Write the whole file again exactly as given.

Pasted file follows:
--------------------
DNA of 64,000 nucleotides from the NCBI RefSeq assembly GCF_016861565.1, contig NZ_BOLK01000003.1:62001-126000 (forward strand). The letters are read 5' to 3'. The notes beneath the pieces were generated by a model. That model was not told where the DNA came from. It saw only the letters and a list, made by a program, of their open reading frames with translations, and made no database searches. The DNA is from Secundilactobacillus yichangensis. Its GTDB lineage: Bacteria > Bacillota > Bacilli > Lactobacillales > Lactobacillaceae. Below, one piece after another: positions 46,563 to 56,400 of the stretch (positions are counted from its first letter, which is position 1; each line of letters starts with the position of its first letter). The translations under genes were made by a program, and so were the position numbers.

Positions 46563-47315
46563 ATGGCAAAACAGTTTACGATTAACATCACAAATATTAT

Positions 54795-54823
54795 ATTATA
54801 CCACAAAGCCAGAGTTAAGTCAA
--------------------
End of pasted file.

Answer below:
DNA of 64,000 nucleotides from the NCBI RefSeq assembly GCF_016861565.1, contig NZ_BOLK01000003.1:62001-126000 (forward strand). The letters are read 5' to 3'. The notes beneath the pieces were generated by a model. That model was not told where the DNA came from. It saw only the letters and a list, made by a program, of their open reading frames with translations, and made no database searches. The DNA is from Secundilactobacillus yichangensis. Its GTDB lineage: Bacteria > Bacillota > Bacilli > Lactobacillales > Lactobacillaceae. Below, one piece after another: positions 46,563 to 56,400 of the stretch (positions are counted from its first letter, which is position 1; each line of letters starts with the position of its first letter). The translations under genes were made by a program, and so were the position numbers.

Positions 46563-47315
46563 ATGGCAAAACAGTTTACGATTAACATCACAAATATTAT

Positions 54795-54823
54795 ATTATA
54801 CCACAAAGCCAGAGTTAAGTCAA